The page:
• Sir Paul identified several barriers to UK testing capacity, including the Government’s reliance on ‘mega labs’ which require time to establish, and workflow issues, such as regulatory barriers which are less suitable for an emergency response. He said that smaller providers of tests and those who adopt a looser dynamic approach would help meet the national need
  • Other barriers identified by Steve Bates include the time to integrate industry with public systems, but the BIA is working with industry to establish best practice and standards
  • Steve Bates said that the UK testing effort has been in ‘hyper-speed’ since the publication of the 5-pillar strategy to scale up testing programmes on 4 April, and there were no barriers for industry to work with the NHS despite public comments
  • Mr Bates also confirmed that there was no foreseeable shortage in the supply of reagents required for antigen tests, but rather, there are logistical challenges which act as “pinch points”
  • On the role of industry in producing tests, Mr Bates recognised that innovators are keen for individual blood samples but expressed the difficulties in achieving this in a fast-moving environment. He said that innovators may access blood where this can be linked to clinical trial work as there is significant infrastructure in place to do so
  • Sir Paul recognised that the Government’s target of 100,000 per day was a “stretch”, but Mr Bates was optimistic about the ability of industry to achieve this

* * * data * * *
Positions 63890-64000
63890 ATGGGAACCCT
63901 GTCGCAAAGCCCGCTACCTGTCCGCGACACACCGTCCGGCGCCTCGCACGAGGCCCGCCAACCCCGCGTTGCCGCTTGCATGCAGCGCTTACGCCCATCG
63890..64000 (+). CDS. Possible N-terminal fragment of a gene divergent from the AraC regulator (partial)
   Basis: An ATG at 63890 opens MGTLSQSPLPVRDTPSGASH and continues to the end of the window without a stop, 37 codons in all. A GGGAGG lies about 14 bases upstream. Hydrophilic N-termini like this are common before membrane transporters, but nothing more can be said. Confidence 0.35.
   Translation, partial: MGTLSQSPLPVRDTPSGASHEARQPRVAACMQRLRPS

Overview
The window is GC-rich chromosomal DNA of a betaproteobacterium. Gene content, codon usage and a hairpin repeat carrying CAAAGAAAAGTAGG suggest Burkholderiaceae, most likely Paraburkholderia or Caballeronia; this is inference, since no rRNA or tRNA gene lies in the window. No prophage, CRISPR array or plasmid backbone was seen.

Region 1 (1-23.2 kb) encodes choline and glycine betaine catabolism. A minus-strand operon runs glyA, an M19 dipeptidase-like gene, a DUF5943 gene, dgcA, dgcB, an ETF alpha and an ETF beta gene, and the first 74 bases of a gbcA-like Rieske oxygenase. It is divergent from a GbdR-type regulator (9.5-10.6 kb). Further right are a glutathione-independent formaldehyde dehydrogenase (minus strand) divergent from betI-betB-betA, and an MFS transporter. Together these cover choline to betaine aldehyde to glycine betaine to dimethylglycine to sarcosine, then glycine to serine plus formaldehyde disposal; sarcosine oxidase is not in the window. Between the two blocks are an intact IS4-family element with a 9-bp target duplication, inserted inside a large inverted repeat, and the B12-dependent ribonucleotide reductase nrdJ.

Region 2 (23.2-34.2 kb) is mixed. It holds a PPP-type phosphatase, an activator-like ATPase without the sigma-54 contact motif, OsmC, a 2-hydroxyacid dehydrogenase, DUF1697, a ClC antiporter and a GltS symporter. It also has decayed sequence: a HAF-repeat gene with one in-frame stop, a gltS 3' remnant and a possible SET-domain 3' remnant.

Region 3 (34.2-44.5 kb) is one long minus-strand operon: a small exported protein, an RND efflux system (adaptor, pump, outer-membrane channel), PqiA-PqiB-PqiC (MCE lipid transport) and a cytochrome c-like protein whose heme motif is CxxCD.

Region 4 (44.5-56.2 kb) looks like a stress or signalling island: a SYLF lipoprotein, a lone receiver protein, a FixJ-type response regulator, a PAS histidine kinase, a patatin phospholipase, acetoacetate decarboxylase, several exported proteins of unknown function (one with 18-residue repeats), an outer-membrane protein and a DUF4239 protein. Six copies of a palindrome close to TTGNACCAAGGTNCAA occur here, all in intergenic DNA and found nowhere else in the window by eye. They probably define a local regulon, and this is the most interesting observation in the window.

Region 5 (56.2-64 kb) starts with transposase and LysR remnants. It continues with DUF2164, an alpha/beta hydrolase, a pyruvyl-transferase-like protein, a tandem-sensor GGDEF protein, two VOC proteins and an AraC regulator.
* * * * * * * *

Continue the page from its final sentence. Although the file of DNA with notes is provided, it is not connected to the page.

How the Government will reach its targets to significantly increase UK COVID testing

Panel:

  • Professor John Newton, Director of Health Improvement, Public Health England
  • Kathy Hall, Director of COVID-19 testing strategy, Department for Health and Social Care
  • Professor Stephen Powis, National Medical Director, NHS England

 

Key points:

  • Professor Newton, the newly appointed ‘testing chief’, explained that many elements of the Government’s 5-pillar testing plan had been underway for some weeks, but its publication was more of an acknowledgement of work done which also established a target for the future
  • The target to achieve 100,000 tests per day by the end of April is appropriate in the eyes of Professor Newton and reflects a balance of the UK requirement and what is achievable. The target does not include any antibody tests although work is underway to improve reliability
  • Both Professor Newton and Professor Powis acknowledged that the UK’s testing capacity is somewhat below the desired level, but that current capacity is appropriate based on the Government’s strategy, with 65 NHS and PHE labs on track to meet the 25,000 swab tests per day by the end of April
  • Kathy Hall said that the challenges in meeting the Government’s targets are publicly defined: the availability of materials and components, logistics, and the quality and accuracy of tests
  • The involvement of industry and academia in the fifth pillar of the Government’s strategy is necessary to reduce overreliance on established but pressured supply chains, with the degree of involvement balanced with the risk innovation, brings

 

MPs present:

Greg Clark MP (Conservative, Chair), Darren Jones MP (Labour), Carol Monaghan MP (SNP), Jeremy Hunt MP (Conservative, present on invitation as Chair of the Health Select Committee), Zarah Sultana MP (Labour), Aaron Bell MP (Conservative), Chris Clarkson MP (Conservative), Katherine Fletcher MP (Conservative).